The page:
Yvette V. Rouse is a pioneer in the clinical social work field. With over 23 years of experience helping professionals and young people reach their goals, she is the founder of Health Services Inc, a nonprofit organization that provides youth with tools needed to help themselves, and hosts initiatives such as the Akoma Rites of Passage program, which gives underprivileged youth access to resources like mentorship, education, counseling and travel. Yvette is also the Director of Forensic Clinical Services at the Public Health Management Corporation Community Engagement Forensic Services Program. A mother of many, Yvette gives us a peek inside her journey of philanthropy.
What motherhood means to Yvette: Motherhood is an unbreakable bond between a woman and a child. It does not have to be of blood relation.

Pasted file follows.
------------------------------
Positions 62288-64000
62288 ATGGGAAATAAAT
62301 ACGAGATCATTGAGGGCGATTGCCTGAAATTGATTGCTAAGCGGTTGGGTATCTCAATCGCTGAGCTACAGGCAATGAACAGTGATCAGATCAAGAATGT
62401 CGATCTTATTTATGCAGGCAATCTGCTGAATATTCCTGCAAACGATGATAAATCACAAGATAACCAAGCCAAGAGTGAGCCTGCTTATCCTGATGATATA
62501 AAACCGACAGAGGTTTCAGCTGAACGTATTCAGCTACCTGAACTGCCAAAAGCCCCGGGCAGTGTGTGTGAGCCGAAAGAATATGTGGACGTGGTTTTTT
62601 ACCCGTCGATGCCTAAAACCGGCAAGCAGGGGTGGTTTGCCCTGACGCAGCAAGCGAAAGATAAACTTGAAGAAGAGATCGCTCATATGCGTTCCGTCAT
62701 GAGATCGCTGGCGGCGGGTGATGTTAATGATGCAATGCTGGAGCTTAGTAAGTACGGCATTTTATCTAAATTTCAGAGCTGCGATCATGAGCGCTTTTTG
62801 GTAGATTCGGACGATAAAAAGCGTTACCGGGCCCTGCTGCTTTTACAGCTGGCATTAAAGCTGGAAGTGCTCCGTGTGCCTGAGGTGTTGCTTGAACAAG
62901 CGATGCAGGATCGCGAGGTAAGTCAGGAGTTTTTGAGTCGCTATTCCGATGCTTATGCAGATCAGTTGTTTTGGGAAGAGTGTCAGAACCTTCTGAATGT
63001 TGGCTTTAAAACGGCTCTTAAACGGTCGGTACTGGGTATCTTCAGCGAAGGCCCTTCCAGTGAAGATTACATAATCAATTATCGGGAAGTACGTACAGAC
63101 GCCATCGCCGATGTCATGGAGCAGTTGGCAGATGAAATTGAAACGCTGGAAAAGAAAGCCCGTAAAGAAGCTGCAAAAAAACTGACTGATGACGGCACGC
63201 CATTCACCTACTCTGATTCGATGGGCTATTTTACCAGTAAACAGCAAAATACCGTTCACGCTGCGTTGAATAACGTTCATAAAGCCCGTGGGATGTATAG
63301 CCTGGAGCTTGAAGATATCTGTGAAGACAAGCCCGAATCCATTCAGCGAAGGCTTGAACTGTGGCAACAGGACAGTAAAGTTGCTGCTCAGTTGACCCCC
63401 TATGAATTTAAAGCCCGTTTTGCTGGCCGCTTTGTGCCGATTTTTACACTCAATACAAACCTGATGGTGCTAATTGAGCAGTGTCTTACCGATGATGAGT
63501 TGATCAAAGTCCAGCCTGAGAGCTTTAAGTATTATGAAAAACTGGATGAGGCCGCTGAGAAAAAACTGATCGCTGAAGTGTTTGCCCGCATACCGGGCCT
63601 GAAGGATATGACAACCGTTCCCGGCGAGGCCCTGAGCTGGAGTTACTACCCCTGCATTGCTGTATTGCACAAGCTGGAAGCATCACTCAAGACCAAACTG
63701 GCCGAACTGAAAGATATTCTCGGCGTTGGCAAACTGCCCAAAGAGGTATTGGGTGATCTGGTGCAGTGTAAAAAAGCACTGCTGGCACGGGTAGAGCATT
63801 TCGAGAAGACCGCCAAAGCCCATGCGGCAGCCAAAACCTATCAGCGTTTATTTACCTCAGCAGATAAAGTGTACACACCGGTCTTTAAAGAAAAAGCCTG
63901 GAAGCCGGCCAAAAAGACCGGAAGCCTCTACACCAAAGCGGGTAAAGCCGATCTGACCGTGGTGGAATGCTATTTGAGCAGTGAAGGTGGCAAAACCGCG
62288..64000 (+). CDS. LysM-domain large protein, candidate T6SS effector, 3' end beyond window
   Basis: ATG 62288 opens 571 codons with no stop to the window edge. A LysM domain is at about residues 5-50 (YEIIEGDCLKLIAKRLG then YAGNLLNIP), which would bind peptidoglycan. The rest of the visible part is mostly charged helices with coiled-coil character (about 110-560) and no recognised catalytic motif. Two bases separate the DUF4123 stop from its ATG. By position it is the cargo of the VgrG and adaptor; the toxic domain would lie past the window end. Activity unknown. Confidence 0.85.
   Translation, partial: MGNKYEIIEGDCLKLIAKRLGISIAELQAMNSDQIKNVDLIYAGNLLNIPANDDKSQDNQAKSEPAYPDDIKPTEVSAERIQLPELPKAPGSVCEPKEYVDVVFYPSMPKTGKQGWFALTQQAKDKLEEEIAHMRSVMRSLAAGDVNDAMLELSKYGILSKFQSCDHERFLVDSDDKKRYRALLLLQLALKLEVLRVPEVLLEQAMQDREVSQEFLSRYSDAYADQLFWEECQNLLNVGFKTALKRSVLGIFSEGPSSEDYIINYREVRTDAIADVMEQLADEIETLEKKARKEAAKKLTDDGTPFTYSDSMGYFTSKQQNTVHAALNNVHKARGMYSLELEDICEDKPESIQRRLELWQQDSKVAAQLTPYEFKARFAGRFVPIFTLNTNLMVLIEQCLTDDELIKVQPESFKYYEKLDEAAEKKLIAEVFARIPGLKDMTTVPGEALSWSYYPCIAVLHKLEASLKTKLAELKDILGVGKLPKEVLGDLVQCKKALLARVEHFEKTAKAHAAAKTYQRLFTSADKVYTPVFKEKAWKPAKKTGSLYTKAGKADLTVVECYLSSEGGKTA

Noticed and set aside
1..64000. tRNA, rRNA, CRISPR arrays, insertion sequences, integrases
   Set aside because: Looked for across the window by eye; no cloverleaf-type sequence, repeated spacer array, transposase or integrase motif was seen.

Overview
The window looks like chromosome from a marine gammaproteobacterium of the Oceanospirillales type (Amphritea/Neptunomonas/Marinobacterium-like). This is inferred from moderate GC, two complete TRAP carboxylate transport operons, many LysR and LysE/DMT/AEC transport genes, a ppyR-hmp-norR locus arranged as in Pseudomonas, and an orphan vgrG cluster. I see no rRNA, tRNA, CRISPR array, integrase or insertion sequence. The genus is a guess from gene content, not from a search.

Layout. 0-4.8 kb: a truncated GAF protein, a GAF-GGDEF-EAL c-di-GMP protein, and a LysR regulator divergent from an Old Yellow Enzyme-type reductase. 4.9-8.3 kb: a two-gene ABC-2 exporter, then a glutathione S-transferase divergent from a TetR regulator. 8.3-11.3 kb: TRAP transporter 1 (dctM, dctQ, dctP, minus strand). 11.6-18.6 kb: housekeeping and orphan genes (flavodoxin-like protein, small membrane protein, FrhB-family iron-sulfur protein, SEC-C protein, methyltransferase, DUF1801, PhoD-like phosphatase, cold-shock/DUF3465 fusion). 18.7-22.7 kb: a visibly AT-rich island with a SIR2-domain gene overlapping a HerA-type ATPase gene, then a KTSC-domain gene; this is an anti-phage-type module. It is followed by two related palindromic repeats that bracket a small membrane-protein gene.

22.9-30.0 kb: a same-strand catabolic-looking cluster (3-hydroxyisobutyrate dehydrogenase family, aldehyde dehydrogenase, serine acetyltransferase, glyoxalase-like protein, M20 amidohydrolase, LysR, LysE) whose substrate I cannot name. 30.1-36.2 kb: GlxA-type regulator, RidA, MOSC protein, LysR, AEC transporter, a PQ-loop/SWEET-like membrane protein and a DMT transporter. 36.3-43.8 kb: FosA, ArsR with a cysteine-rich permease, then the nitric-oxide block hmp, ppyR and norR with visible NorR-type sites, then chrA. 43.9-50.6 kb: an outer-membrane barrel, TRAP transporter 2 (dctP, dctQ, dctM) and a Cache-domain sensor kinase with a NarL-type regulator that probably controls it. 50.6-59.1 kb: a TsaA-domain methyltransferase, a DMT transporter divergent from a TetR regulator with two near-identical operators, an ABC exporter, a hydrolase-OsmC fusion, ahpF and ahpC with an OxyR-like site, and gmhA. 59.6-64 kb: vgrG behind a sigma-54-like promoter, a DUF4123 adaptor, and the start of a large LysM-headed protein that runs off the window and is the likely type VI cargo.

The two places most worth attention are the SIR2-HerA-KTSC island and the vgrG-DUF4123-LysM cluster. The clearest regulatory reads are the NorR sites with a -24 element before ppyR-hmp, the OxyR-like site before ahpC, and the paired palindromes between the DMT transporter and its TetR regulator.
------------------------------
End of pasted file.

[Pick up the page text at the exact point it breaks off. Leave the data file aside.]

How Yvette balances motherhood with her career: I provide time for myself through travel and pampering. My time is freer because I'm not full time.
What led Yvette to her mentorship role:
My parents were mentors in north Philadelphia. They started a club called Our Gang and Teens Inc. They took all the children under their wing and supported everyone. I've always wanted to play an active role in young people's lives. Also, my relationship with my mother is phenomenal and fulfilling. This allows me to mother other children. I've been a softball coach, a girl scout troop leader and a mentor. They fondly call me soccer mom.
On whether Yvette thinks the roles of motherhood are evolving: Yes, I think they are ever evolving.
Yvette relates her role as a mother to strengthening the Diaspora community: Teaching children from where they come … letting them know the story begins way before slavery and that they are phenomenal are ways I utilize my role to impact these young Diaspora minds.